'The one who makes people holy and those who are made holy are of the same family. So Jesus is not ashamed to call them brothers and sisters.' (Hebrews 2:11, NIV)
We are of the same family as Jesus. That's what the early church said, and it's what Jesus said to Mary Magdalene just after the resurrection. He calls his disciples his brothers and sisters. He calls his Father their Father, his God their God.
There isn't much difference between us and Jesus. We share his life. He is in us; we are in him. The love God has for his Son is in us.
Pretty good, isn't it?
I'm not sure I can describe it much further, except to say that a good look at Jesus will open you up to all sorts of possibilities. The resurrection of Jesus looks weird, but it's a weirdness that draws us in to the one thing that makes sense.
Blessed are those who have not seen but have believed.
We celebrate the resurrection this Sunday from 9:00am, with breakfast, communion and all age worship. We will take a good long look at Jesus. You are invited.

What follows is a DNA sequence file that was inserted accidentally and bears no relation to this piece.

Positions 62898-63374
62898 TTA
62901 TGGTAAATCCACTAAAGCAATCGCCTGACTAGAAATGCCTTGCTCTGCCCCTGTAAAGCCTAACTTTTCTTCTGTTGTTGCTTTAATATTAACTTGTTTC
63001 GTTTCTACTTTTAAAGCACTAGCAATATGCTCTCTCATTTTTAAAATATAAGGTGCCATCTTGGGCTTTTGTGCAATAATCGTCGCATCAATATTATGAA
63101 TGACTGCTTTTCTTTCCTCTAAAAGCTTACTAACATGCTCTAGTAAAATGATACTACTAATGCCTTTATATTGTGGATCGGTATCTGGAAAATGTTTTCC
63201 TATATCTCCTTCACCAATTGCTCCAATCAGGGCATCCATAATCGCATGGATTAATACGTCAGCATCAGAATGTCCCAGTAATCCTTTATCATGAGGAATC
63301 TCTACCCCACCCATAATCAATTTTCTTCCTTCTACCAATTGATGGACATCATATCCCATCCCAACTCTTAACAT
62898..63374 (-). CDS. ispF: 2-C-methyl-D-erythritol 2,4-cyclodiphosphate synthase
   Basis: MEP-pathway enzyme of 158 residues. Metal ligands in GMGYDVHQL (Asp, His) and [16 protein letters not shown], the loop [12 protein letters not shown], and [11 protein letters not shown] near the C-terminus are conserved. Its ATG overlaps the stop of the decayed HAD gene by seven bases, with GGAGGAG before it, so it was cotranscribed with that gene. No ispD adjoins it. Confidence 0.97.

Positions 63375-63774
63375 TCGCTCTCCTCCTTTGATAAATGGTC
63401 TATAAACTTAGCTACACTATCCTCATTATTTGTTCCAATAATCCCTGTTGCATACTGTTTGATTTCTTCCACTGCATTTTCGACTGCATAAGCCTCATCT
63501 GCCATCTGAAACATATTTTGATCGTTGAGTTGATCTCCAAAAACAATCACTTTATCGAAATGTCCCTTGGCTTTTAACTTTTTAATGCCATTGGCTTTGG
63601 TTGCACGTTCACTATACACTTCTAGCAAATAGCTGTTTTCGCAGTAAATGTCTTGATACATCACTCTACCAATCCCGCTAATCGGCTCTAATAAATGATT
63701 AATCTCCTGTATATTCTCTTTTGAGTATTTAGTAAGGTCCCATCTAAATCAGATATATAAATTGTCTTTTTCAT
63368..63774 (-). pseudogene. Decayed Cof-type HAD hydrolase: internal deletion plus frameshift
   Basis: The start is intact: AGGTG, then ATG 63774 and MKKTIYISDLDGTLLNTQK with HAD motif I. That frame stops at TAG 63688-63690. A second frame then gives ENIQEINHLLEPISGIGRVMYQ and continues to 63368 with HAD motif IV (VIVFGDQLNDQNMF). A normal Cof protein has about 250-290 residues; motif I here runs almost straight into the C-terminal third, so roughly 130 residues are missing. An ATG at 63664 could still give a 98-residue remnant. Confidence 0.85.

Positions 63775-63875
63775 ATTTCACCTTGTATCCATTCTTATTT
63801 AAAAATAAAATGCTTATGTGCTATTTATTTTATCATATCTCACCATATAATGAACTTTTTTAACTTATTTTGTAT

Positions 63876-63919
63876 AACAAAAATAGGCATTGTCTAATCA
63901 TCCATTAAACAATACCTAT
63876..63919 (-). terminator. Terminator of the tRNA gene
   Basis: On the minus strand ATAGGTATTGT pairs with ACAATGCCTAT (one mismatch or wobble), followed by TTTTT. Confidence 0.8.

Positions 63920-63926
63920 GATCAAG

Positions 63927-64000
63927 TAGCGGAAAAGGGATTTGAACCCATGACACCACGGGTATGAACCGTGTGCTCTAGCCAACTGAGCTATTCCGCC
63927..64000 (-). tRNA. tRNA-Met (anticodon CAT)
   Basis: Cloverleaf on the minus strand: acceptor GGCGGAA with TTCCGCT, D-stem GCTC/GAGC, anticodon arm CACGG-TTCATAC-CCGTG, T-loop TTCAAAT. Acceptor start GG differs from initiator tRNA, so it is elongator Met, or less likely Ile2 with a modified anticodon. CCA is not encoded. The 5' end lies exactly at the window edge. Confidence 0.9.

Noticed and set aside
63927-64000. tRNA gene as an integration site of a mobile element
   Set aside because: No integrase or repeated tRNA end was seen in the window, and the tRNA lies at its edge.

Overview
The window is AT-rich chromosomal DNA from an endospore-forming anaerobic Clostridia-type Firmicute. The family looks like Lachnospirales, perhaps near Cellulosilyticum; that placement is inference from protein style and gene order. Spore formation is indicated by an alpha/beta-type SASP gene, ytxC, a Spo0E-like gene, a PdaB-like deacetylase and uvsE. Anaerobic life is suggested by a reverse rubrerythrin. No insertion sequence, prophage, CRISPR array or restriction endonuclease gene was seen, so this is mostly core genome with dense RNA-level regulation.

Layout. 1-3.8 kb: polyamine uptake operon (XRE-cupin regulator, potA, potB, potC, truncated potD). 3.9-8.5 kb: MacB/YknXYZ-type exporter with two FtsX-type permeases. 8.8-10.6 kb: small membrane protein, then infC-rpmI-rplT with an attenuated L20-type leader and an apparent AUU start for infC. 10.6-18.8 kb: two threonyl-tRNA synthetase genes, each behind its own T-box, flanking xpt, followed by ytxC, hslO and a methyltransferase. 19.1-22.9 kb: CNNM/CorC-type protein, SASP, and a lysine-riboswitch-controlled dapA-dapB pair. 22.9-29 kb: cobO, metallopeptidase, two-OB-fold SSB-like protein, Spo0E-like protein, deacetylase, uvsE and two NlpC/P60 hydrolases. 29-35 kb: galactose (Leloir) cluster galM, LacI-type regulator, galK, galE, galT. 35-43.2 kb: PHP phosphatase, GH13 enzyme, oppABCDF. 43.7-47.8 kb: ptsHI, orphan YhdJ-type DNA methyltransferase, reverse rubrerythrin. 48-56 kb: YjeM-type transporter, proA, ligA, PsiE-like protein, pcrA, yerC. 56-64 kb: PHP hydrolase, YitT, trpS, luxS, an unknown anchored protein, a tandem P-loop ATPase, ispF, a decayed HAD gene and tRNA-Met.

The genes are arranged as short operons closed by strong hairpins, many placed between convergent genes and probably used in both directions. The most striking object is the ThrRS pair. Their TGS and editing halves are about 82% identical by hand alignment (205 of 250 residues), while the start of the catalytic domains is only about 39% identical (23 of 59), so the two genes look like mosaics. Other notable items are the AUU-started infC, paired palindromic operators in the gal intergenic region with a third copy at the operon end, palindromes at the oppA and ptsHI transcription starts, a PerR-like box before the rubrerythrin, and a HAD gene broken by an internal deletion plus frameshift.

John's gospel tells us that a soldier pierced Jesus' side and out came a sudden flow of blood and water.
Jesus was dead. But water and blood were already flowing from him.
It's what he said - if we ask him he will give us running water, and if we drink that water we will never be thirsty again.
The water he gives us becomes a spring that wells up to eternal life.
You may think I'm talking a load of jargon here. But it's not really hard; it's about recognising Jesus as the source of eternal life and receiving it.
Jesus cried out from the cross: 'I am thirsty.' The one who promised running water was drained dry. He stands alongside all who are drained dry today. But from deep within flows life that has no limit.
He calls us to drink his blood. We act that out in our worship. The life of the body is in the blood. And we receive his life in the ultimate blood transfusion.
Ask Jesus for life this Easter. We'll look further at our Good Friday service, this Friday at 10:00am.